And finally, I'm going to give you hope there's a way out. What are those steps that lead people to addictive kinds of behaviors, into deep sins, if you please? Turn to Romans 1 for just a moment. I know that whenever we think of Romans 1, we think of homosexuality because that's what the Apostle Paul discusses there. What we have to understand is that his discussion of homosexuality, first of all, is a prototype of all other kinds of addictions and sins. In fact, that's very clear because in verse 28 and following of the first chapter, he lists 22 different kinds of sins.
So it isn't just homosexuality. Secondly, it must be understood that when Paul gives this kind of a scenario, he is not talking about each and every individual homosexual. He is talking about how the human race itself has slid into the predicament, the morass of sin. He says in verse 21, even though they knew God, they did not honor God as God. That's where it all began, the dishonor of God. And their foolish hearts became darkened, professing themselves to be wise. It says they became fools.
Now I want you to notice three exchanges that are made in the process. Verse 23, they exchange the glory of the incorruptible God for an image. You can't live without a God. Either your God will be the true God or it will be the God of lust. It'll be the God of desire. It'll be the God of idolatry or else you'll be into the New Age movement saying I am God. Nobody lives without God.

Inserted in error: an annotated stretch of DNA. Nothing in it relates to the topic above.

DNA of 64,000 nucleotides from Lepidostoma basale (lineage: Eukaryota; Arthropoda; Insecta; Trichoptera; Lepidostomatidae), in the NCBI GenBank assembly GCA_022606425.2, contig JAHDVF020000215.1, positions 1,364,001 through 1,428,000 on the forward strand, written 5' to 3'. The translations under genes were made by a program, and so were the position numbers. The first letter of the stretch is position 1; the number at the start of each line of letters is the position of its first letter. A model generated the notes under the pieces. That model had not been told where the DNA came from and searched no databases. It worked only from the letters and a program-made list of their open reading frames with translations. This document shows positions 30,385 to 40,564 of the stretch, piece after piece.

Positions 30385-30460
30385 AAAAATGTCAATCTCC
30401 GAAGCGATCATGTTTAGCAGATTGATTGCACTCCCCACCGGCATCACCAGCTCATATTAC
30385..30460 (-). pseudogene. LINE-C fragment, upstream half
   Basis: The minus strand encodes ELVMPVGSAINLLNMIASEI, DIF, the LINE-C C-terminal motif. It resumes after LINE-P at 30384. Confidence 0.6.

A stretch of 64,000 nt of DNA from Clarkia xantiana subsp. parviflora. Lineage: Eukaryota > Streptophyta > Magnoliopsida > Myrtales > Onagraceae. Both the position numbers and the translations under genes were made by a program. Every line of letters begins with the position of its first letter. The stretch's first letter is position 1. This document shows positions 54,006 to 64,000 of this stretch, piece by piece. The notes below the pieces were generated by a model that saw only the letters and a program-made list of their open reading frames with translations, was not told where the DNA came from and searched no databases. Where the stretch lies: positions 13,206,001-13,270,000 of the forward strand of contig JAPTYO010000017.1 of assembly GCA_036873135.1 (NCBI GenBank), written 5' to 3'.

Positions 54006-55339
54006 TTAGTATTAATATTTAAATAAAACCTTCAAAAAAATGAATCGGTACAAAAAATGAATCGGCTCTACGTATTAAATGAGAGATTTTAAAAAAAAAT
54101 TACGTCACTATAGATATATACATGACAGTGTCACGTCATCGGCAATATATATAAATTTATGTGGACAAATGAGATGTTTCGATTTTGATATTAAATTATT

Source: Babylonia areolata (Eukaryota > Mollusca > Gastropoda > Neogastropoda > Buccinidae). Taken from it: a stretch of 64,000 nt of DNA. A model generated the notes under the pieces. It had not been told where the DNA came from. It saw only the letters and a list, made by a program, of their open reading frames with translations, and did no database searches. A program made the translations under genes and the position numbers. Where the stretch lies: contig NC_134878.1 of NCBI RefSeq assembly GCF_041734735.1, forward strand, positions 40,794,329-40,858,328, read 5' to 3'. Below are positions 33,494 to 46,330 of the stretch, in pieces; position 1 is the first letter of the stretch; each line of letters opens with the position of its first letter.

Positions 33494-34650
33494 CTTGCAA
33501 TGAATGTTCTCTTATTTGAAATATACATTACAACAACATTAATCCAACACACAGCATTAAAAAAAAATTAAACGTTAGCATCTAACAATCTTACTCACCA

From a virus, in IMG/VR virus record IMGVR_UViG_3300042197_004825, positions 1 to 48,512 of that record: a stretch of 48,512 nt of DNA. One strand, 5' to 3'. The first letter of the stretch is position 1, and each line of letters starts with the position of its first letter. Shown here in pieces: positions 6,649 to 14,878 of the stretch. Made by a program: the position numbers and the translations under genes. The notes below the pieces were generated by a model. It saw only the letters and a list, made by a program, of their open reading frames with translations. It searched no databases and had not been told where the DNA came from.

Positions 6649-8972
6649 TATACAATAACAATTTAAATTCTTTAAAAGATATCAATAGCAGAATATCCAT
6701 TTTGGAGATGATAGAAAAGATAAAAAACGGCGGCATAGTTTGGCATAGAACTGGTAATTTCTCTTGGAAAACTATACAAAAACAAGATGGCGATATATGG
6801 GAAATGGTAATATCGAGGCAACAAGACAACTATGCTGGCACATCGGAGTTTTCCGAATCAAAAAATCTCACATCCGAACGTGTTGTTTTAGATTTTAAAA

So they exchanged gods. Verse 25, they exchange the truth of God for a lie. Nobody who is into addictions is willing to face truth very easily. You believe lies because you tell lies to other people to cover your sin and you begin to lie to yourself. People always wonder why is it that those who are compulsive in their behavior, those who are into addictions, why is it that they are so heavily into denial? It is because they change the truth of God into a lie and they begin to believe their own lies. And then it says in verse 26, for this reason God gave them over to degrading passions for their women exchange, there's the word again, their natural function for that which is unnatural. Every single addict is trying to meet legitimate needs in illegitimate destructive ways. And that's why Paul in the rest of the verses can list all of those sins that flow from this kind of a lifestyle. Two observations very quickly. Addiction is not new to the human race.
It has been around from the beginning of time. Secondly, we must think of addiction in terms of a continuum. There are some people who are more addicted than others. There are some people who are addicted to some things that are much more difficult to get rid of than other things. Addicts are not some kind of strange people that come to us from another planet. Addiction is nothing more than human nature allowed to follow its own desires. That's all addiction is. It is human nature without restraints. It is human nature taking the course of least resistance. That's what addiction is. And that's why addicts are all over the place. You work with them.
They worship with us in church and many of you live with them in your homes. Let me illustrate it this way. Let us suppose that your life is a car and you're driving along and generally you can keep control of the car and sometimes it hits ice or mud but you can regain control and keep it on the road. An addict is a person who has so relinquished the control of his life to an addiction that the steering wheel now is broken.